“Grandma” Gatewood is finally getting her due. Just this summer, the New York Times gave a long overdue obituary of Emma Gatewood, the first woman to hike the Appalachian Trail by herself in one season (at the ripe old age of 67). Gatewood was a mother of 11, a grandmother, and great-grandmother when she first hiked the trail. By the time she died 16 years after her first hike in 1973, she had completed the AT three times — setting the record as the first person to ever complete the trail more than once. Her story has also, finally, made it’s way to a children’s book this year, one whose clear, sparkling prose and beautiful illustrations by Jennifer Thermes give this real-life tale the inspirational platform it deserves.
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Funk is a software engineer with the nonprofit Girls Who Code so it’s no surprise that computer language saves the day in this story. While many would stumble with such an earnest conceit (coding is great kids!) this story, in which a young girl and her robot buddy solve a sandcastle building problem via coding techniques, introduces basic knowledge in a way that doesn’t feel forced or anything but genuine.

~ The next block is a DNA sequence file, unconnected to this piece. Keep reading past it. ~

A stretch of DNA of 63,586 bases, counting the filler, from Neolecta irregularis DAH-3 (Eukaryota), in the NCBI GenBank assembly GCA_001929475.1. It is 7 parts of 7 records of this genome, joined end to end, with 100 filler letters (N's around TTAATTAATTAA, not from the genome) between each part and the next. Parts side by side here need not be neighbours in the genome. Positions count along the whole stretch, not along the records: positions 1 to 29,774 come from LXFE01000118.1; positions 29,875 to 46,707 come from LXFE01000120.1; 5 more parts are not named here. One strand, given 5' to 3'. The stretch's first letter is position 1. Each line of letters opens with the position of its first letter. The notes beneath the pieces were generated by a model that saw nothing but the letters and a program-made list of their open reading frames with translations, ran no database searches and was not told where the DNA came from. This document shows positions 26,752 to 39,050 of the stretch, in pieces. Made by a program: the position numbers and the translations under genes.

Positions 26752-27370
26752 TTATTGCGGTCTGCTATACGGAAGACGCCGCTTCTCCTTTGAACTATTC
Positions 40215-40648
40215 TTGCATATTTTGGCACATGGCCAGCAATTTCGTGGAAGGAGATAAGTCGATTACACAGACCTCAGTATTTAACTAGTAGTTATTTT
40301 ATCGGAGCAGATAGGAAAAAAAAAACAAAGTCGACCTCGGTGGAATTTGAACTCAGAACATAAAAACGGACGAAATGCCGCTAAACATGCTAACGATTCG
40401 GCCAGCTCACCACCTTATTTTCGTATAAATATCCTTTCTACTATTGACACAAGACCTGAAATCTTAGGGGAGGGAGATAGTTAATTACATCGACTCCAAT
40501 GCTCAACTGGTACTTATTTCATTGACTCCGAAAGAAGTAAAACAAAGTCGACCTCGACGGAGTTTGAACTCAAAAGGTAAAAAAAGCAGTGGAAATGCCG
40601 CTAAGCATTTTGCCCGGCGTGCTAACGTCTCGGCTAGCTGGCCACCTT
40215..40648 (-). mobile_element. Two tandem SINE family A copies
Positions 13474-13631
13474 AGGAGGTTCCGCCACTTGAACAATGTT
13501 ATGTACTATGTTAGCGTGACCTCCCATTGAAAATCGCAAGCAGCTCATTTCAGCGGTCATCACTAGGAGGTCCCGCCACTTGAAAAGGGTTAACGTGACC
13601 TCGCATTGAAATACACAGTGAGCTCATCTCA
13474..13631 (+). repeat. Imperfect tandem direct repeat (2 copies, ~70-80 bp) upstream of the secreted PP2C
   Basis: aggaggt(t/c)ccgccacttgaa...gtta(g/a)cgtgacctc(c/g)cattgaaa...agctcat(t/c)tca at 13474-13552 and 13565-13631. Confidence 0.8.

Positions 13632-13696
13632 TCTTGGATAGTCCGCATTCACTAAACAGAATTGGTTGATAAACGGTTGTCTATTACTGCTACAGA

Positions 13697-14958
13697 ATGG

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Even if we didn’t spot the Tribe Called Quest and Mingus vinyl in the background,  Zach O’Hora’s tale of mistaken identity — Ralph for Niblet; Niblet for Ralph — has enough sophistication and nuance to amuse adult readers while the sweet simple message (be neighborly) and O’Hora’s strong illustrations (turquoise, ochre, thick black line) make it kiddie catnip.

“Brown Bear, Brown Bear, What Do You See? from Bill Martin Jr. and Eric Carle. All of my babies have loved this book. We all have it memorized and when we are in the car and the youngest one gets fussy we all start reciting the book, with the same pace and inflection I did when they were all babies. I always give it as a gift for a baby shower or first birthday.” ― Wendy Fortner
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